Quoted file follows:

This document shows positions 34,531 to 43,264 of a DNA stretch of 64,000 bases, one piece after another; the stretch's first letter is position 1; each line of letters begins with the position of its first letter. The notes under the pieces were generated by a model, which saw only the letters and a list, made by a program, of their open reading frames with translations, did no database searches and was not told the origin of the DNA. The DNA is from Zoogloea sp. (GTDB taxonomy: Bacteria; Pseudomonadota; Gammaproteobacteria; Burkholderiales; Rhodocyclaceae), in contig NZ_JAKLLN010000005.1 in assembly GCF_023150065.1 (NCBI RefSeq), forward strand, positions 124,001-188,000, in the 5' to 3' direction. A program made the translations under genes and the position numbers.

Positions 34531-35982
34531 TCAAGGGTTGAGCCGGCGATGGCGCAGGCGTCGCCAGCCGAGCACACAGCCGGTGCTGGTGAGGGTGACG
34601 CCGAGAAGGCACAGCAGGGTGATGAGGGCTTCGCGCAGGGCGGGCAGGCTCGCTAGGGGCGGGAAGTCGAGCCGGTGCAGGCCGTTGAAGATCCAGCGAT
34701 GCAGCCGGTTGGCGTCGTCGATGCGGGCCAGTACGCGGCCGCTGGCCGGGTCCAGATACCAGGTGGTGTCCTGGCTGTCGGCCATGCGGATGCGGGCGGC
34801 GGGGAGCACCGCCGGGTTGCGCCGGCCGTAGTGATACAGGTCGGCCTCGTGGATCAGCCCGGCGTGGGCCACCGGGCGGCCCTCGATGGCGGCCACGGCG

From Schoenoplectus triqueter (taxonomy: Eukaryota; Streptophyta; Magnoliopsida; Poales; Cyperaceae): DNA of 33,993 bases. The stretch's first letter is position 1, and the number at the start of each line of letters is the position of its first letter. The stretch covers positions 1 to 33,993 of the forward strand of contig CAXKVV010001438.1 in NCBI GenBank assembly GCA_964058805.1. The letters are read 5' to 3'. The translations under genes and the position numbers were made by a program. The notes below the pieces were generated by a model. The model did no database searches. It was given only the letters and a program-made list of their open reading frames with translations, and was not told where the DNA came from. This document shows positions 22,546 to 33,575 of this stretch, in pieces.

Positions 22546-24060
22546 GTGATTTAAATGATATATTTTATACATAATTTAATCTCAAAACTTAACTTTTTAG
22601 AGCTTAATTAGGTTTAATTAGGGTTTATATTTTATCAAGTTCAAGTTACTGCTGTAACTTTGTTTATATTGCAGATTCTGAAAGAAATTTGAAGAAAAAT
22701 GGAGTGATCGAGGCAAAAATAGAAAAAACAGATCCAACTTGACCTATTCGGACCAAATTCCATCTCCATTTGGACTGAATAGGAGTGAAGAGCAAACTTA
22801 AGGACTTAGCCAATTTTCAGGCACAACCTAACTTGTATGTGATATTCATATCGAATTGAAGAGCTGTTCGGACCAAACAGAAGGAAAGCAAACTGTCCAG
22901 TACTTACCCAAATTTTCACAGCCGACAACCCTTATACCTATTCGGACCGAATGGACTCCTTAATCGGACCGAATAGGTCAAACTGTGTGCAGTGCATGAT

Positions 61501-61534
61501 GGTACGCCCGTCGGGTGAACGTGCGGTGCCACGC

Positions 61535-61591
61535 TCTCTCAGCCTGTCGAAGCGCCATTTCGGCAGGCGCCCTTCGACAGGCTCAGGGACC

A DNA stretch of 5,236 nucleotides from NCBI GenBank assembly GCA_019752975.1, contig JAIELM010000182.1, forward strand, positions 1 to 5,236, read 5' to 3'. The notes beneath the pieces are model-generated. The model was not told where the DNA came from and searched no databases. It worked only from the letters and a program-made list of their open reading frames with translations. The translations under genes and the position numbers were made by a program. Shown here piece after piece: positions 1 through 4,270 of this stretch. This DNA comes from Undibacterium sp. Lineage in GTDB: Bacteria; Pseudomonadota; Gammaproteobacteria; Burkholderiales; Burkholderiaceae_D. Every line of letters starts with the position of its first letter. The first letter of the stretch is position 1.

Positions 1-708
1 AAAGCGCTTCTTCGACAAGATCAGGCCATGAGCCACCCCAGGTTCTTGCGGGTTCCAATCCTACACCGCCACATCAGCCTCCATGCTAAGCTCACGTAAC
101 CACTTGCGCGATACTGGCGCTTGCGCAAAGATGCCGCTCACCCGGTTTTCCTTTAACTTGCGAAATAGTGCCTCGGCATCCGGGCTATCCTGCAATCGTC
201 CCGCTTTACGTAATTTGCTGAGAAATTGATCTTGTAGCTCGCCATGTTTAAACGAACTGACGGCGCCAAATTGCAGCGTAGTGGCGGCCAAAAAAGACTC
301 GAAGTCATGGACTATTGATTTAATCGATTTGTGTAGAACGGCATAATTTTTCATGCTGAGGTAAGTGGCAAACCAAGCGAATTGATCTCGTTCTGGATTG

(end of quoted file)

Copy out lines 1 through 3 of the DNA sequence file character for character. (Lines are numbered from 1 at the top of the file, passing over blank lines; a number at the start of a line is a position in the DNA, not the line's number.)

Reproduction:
This document shows positions 34,531 to 43,264 of a DNA stretch of 64,000 bases, one piece after another; the stretch's first letter is position 1; each line of letters begins with the position of its first letter. The notes under the pieces were generated by a model, which saw only the letters and a list, made by a program, of their open reading frames with translations, did no database searches and was not told the origin of the DNA. The DNA is from Zoogloea sp. (GTDB taxonomy: Bacteria; Pseudomonadota; Gammaproteobacteria; Burkholderiales; Rhodocyclaceae), in contig NZ_JAKLLN010000005.1 in assembly GCF_023150065.1 (NCBI RefSeq), forward strand, positions 124,001-188,000, in the 5' to 3' direction. A program made the translations under genes and the position numbers.

Positions 34531-35982
34531 TCAAGGGTTGAGCCGGCGATGGCGCAGGCGTCGCCAGCCGAGCACACAGCCGGTGCTGGTGAGGGTGACG